User Management In Linux/Unix Systems – A Quick Guide – Applied InformaticsSince Linux is a multi-user operating system, several people may be logged in and actively working on a given machine at the same time. Security-wise, it is never a good idea to allow users to share the credentials of the same account. In fact, best practices dictate the use of as many user accounts as people needing access to the machine. At the same time, it is to be expected that two or more users may need to share access to certain system resources, such as directories and files. User and group management in Linux allows us to accomplish both objectives. Adding a new user involves dealing with an account other than your own which requires superuser aka root privileges.
User And Group Administration On Linux Part 2 of 4
Learn Linux, 101: Manage user and group accounts and related system files
Linux is a multi-user operating system i. For this multi-user design to work properly there needs to be a method to enforce concurrency control. This is where permissions come in to play. There are three basic access rights viz. Below is sample output for the ls command:.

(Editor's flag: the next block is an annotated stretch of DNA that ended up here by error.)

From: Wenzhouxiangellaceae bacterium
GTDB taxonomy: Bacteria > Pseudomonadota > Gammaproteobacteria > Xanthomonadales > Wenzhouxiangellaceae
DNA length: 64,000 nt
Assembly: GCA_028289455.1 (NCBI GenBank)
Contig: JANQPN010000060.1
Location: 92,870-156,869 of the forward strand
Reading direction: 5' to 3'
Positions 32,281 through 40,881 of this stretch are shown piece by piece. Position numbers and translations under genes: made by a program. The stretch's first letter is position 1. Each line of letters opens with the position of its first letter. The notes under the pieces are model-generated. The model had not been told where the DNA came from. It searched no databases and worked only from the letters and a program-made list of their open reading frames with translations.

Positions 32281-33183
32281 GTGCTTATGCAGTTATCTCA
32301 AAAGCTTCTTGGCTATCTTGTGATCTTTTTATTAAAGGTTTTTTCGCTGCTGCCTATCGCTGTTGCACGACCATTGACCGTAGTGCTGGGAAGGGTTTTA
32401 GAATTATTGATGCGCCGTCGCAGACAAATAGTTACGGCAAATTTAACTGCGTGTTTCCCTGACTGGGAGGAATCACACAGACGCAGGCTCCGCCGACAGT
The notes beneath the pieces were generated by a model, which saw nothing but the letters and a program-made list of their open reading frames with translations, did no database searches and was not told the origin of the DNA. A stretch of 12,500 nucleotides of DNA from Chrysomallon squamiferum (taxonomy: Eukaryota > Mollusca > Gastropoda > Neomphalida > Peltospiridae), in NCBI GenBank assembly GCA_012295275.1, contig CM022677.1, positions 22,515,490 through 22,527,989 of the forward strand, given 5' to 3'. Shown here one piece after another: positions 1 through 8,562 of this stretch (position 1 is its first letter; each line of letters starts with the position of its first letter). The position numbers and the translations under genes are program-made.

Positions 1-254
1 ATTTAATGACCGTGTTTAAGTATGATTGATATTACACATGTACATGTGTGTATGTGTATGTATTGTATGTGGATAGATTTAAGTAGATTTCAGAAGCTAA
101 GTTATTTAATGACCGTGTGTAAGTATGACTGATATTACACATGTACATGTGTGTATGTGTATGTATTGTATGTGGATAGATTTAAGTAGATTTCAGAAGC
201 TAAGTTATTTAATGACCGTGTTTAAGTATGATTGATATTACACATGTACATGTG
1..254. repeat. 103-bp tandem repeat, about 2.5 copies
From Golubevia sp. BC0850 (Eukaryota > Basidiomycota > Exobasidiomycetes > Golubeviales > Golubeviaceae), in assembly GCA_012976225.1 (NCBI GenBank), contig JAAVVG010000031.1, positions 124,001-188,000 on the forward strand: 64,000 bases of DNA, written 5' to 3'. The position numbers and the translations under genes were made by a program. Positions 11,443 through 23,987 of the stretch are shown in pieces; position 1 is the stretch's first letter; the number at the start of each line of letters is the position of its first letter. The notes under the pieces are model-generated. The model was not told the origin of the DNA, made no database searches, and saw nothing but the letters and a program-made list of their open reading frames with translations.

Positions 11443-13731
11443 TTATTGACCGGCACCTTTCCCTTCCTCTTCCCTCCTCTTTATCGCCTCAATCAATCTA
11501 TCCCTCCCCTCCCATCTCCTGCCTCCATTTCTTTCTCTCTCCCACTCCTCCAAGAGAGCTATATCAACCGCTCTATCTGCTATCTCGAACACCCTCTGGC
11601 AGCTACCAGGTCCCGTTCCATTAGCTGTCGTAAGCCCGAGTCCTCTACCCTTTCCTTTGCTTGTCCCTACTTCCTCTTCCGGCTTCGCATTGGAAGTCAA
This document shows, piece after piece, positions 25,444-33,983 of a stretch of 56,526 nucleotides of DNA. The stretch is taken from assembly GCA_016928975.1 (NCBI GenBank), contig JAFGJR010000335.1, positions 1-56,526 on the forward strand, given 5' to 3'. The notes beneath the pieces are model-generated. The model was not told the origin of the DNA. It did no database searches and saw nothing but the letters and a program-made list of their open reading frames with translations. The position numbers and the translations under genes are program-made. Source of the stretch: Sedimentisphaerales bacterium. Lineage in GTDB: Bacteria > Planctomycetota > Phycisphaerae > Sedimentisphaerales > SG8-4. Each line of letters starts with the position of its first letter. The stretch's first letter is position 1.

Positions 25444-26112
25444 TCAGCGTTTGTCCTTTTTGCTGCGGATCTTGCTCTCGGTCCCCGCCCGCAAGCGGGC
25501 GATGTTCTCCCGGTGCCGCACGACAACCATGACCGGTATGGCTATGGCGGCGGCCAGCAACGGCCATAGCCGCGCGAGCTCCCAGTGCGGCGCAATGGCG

In this chapter, we will discuss in detail about user administration in Unix. User accounts provide interactive access to the system for users and groups of users.
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Adding a User Account
Infrastructure Linux Systems. Ownership of files in Linux is closely related to user IDs and groups. Recall that you can log in as one user and become another user by using the su or sudo -s sudo-s commands. And recall that you can use the whoami command to check your current effective ID, and the groups command to find out which groups you belong to. In this tutorial, you learn how to create, delete, and manage users and groups. This series of tutorials helps you learn Linux system administration tasks.